The groom wore a top hat, three-piece tuxedo with split coat and tails, and spats. The bride wore an ethereal Jenny Packham dress, dubbed “Eden” by the designer, that had the vintage look Lauren wanted. The ivory gown featured a long satin slip under a cap-sleeve, beaded mesh overlay. She also wore a Jenny Packham headpiece, custom-made Juliet cap-style veil, vintage T-strap Rachel Simpson shoes and platinum and diamond jewelry, and a pair of art deco earrings the bride’s uncle commissioned based on a pair she fell in love with at an estate jewelry store. The flowers were deep reds and rich purples with platinum accents to tie in the bridesmaids’ platinum-colored, flapper-style dresses and the groomsmen’s platinum-colored vests and ties. For the afterparty, Lauren changed into an ivory, beaded, open back, flapper-style Sue Wong dress with a short, ostrich feather skirt.

SOMETHING OLD: Lauren wore a 1920s white gold, crystal and diamond necklace that belonged to her grandmother, Frances Barone of Greenville, and carried a hand-embroidered hand-crocheted lace handkerchief that had belonged to the late Marjorie Hoelzer, her paternal grandmother.

The dress.

Whoops. In their rush to the ceremony, neither the bride nor her mother could find the handkerchief Lauren intended to borrow from her mother.

On the eve of the wedding, Eric gave Lauren a platinum, diamond and sapphire art deco-style ring, filling her “blue” requirement. (She gave him a vintage Rolex watch, circa 1950s.)

The reception began as the sun set on the patio outside of the Manor, and among the Manor’s many rooms. The guests were greeted with champagne and a signature cocktail named “The Cat’s Pajamas,” a nod to the era, and jazz age tunes by Michael Arenella and His Dreamland Orchestra. Rather than a formal entrance and a sit-down dinner, the bridal couple chose a house party with passed hors d’oeuvres and food stations open for the evening. The couple danced the Foxtrot with a tease of The Charleston for their first dance. Speeches were by the best man, Eric’s brother, Michael Helenek; the maid of honor, Lauren’s law school friend Lindsay Stoudt; the bride’s father, uncle, and grandfather followed the cake cutting. A photo booth with 1920s props was an enormous hit, and many guests spent the night upstairs in the Manor’s 23 bedrooms after the afterparty. At one point there was a mosh pit at the afterparty, which went until 3:30 a.m.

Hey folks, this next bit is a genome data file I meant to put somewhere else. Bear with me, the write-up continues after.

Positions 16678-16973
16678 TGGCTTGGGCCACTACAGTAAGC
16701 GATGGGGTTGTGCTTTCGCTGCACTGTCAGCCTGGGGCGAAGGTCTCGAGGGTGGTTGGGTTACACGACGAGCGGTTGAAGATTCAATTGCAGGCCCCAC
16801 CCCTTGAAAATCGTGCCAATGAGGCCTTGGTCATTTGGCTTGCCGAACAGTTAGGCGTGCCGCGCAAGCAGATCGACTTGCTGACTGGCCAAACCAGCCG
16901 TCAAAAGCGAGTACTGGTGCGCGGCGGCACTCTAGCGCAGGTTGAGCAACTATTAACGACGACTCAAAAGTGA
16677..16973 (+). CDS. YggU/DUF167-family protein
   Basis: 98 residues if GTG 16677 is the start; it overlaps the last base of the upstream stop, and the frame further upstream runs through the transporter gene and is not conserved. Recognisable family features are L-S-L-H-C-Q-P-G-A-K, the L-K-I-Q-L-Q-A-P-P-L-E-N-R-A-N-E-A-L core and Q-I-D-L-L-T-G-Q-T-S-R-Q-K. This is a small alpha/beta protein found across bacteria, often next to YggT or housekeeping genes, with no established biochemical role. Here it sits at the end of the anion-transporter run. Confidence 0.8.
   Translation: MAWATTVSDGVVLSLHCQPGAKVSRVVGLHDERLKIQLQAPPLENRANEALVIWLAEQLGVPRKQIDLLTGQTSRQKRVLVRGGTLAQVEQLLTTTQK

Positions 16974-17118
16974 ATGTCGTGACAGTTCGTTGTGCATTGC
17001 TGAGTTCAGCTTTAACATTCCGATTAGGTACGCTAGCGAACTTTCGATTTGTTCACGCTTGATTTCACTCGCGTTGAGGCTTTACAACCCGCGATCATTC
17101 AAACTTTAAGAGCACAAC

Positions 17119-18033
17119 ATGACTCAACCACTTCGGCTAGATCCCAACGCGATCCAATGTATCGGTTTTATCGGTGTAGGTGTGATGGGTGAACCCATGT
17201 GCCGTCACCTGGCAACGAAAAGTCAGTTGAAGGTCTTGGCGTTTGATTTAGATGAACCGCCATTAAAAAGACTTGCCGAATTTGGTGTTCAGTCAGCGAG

At the rehearsal dinner, Lauren’s father gave her a ruby and gold necklace, which he had a jeweler adapt from an heirloom ring that had belong to his great uncle, James Sherer.

The couple “mini-mooned” in East Hampton for four nights after their wedding. Eric spent most of his time on the phone for work, closing two deals; Lauren relaxed and read a book. The couple will honeymoon in Southeast Asia this winter, a gift from the groom’s parents.

: The bride is the daughter of Linda Barone of Greenville and Dr. Dennis Hoelzer of Wilmington. The groom is the son of Angela and John Helenek of Mount Arlington, N.J.

Lauren is an associate in the Securities and Corporate Governance Litigation group at Weil, Gotshal, and is the current chair of the firm’s Green Committee. A graduate of Tower Hill School, she received a B.A. in English from Columbia University and a law degree from Washington and Lee University School of Law, and she is a member of both the Delaware Bar and the New York Bar. Mr. Helenek is a director at Lazard, focused on capital-raising. He graduated from The University of Colorado, Boulder, with a B.S. in finance. They recently signed a two-year lease on their apartment in the West Village. While they say no one knows what the future holds, they would like to have children one day.